US-China tiff haunts industrial commodities

The present climate of uncertainty and risks isn’t helping the market

The global industrial metals market continues to be rattled by the ongoing trade dispute between the world’s two largest economies — the US and China. The two are currently engaged in a war of tariffs and retaliatory counter-tariffs. The dispute is seen having a negative impact on the sentiments in the base metals market and weighing heavily on prices.

Prices are under downward pressure as evidenced by copper trading at less than $6,000 a tonne on May 31 and aluminium at about $1,760/t. Worsening the sombre mood was China’s latest official PMI (Purchasing Managers Index) for manufacturing which came as a disappointment to the market. The data indicate contraction and are likely to rekindle concerns over the state of the Chinese economy. This does not bode well for the base metals complex.

China also shot the latest salvo in the ongoing trade war by threatening to limit the export of rare earth elements to the US. Rare earths are critical for a variety of modern industries including electronic goods, smart phones, wind turbines, electric vehicles and military applications (radar, missile guidance systems). They are not easily substitutable.

Rare earth metals are available in low concentration and are confined to a few regions of the world. China is the dominant producer, accounting for three-fourths of the world production, while the US is a large importer-consumer. China’s threat has stirred the otherwise quiet market for rare earth metals.

Side effects

An unintended consequence of this Chinese threat is that tin prices have come under pressure. Tin is widely used in the electronics sector. Any disruption to the supply of rare earth elements will hit the electronic sector and thereby hit demand for tin, too.

Zinc is under pressure more because of a rise in mine production which is starting to reflect in refined production, too, while aluminium has been dragged down because of market fundamentals. However, a recent closure of six million tonnes of refining capacity in China may provide some respite.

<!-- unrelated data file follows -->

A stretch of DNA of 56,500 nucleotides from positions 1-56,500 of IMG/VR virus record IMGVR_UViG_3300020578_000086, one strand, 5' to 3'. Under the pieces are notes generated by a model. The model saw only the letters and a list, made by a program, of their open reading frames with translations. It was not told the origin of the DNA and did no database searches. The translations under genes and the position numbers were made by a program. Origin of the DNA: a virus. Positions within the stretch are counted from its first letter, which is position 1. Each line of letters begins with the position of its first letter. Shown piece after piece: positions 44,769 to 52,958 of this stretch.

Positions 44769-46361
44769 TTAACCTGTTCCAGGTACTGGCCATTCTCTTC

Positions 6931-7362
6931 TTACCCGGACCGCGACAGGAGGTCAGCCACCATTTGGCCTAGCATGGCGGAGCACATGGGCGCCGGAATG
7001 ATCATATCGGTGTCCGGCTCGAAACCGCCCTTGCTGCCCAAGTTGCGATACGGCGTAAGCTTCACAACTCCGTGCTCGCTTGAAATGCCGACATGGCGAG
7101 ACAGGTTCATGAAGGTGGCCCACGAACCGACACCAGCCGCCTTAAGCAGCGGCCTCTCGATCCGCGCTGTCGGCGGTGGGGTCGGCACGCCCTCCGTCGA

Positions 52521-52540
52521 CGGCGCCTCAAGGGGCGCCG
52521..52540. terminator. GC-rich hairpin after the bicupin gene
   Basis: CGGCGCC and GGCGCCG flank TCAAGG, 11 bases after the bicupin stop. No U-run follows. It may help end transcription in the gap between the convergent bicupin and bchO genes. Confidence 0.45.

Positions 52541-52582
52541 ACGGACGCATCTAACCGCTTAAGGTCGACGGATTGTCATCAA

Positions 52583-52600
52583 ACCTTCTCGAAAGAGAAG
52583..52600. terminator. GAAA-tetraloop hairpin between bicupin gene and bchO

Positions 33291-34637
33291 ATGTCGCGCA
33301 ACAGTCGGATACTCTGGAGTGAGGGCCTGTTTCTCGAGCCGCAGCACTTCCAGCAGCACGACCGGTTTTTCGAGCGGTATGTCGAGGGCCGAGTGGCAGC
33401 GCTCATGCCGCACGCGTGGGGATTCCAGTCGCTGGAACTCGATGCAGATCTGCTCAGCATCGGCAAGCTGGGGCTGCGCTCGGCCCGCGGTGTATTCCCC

Steel — the most important industrial metal — too, faces the heat of the trade dispute. Actually, steel-makers face a double whammy. On the one hand, they have to battle global overcapacity combined with rising iron-ore prices due to tighter availability, and on the other, face sluggish demand because of economic slowdown across geographies. Producers are now scaling down output.

It is in such a scenario that market participants have to brace for the second half of this year which can prove to be even more challenging. While growth in Europe and Japan is tepid, China’s growth momentum is faltering. Add to this the risk of a US slowdown in the second half of the year, and the global picture turns scary.

The crude oil market, despite current supply tightness, has taken cognizance of this emerging scenario, and prices have moved down to mid-$60s a barrel, despite dire predictions to the contrary by experts.

China, the world’s mover and shaker of the industrial metals market, may provide a saving grace though. There is strong expectation that the Chinese government will announce further measures to stimulate the economy. How soon and in what measure the stimulus package will come is anybody’s guess. Similarly, rumours of a rate cut by the US Federal Reserve, possibly in the last quarter of this year or early 2020, are doing the rounds.

In other words, in the present climate of uncertainty and risks triggered by weak growth and trade tensions, the industrial metals market is unlikely to register any significant advances in the near future. The market will remain unsettled. To be sure, there are no signals on the horizon that the trade dispute will ease off or the economic outlook will improve any time soon.

The writer is a policy commentator and a commodities market specialist

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